Islamic Azad University
School of Business and Law / Centre for Innovative Practice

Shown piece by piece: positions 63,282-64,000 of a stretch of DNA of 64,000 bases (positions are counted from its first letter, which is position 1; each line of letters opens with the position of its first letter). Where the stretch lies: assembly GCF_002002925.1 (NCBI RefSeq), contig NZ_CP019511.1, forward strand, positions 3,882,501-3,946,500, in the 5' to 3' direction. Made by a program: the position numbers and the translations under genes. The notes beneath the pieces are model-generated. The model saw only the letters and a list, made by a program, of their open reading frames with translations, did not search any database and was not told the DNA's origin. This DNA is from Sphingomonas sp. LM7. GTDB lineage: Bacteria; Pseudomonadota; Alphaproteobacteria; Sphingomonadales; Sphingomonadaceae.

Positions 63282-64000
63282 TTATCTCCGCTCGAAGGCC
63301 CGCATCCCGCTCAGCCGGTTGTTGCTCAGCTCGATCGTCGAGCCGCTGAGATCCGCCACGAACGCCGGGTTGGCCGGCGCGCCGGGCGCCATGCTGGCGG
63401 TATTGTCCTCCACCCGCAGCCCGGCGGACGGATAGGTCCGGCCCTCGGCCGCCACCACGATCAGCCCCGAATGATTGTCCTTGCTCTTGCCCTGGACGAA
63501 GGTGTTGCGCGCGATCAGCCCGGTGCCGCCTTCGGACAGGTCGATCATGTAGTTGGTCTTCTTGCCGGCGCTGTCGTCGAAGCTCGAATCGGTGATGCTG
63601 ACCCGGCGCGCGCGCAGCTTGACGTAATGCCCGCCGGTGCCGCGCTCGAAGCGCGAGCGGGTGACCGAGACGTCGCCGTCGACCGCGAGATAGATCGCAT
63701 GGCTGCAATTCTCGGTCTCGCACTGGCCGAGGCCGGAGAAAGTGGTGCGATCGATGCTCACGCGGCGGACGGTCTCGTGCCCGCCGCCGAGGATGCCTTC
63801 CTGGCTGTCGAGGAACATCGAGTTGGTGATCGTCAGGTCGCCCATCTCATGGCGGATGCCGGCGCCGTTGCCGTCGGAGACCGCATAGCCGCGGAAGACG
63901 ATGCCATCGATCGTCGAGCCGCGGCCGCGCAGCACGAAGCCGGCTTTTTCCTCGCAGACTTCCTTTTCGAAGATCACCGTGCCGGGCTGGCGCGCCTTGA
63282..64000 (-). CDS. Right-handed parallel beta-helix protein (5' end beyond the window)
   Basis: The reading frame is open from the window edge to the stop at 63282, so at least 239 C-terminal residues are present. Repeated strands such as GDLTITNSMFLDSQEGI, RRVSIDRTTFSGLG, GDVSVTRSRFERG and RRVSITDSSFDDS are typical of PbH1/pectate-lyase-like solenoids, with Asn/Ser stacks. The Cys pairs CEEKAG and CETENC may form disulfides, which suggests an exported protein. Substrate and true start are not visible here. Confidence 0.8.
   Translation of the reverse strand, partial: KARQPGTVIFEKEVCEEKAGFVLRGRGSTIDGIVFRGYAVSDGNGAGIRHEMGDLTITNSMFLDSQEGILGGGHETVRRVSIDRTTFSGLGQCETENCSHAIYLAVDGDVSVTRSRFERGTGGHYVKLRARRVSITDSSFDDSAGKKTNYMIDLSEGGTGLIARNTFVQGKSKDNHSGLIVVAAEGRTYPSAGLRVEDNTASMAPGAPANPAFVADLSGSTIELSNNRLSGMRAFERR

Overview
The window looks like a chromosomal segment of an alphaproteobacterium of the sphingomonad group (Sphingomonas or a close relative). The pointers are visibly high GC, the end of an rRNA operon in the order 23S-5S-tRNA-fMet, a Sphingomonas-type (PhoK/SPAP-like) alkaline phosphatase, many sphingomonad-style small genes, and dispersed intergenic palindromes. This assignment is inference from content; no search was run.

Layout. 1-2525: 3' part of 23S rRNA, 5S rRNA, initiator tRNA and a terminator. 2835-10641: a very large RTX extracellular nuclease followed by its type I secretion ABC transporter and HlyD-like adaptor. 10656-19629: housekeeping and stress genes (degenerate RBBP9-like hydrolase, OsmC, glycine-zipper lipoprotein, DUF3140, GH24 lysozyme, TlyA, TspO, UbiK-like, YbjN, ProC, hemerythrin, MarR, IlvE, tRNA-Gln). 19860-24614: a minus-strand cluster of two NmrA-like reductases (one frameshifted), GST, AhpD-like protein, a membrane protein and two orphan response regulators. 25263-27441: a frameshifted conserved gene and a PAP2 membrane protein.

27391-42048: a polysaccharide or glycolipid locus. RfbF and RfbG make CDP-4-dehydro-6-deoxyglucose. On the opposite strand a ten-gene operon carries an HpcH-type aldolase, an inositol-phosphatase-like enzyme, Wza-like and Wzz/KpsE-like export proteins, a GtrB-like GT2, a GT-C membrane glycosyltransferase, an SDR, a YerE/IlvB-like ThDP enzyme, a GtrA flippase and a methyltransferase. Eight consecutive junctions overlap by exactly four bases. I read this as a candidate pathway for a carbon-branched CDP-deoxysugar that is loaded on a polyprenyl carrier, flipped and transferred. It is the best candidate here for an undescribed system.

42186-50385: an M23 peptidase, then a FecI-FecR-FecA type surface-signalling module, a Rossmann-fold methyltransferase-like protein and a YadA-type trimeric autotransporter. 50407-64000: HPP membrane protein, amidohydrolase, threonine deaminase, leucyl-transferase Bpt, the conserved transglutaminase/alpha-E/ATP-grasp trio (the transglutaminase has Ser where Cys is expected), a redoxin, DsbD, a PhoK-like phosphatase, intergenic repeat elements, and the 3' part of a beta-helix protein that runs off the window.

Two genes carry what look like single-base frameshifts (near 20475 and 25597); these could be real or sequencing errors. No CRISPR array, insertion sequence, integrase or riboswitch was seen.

Geotourism is often thought to refer solely to ‘geological tourism’, however, more recent views suggest that the term in fact refers much more broadly to encompass not only geology, but also fauna and flora as well as cultural aspects. An area’s geo-heritage can be defined as the geological base that, when combined with climate, has shaped the plants and animals of an area, which in turn determine an area's culture; that is, how people have lived in that area both in the past as well as in the present. This link has rarely been explored in academic literature, so this paper aims to address the way in which geology has shaped Indigenous tourism in Australia. An example of the ways in which the link between geotourism and a place's culture may be misunderstood is given through discussion of Uluru-Kata Tjuta National Park in central Australia, where tourists have climbed Uluru (Ayers Rock) for generations, despite protest from traditional land owners, the Anangu people. Evolving understandings relating to the importance of cultural authenticity in tourism have led to the climbing of Uluru being banned effective from 2019.
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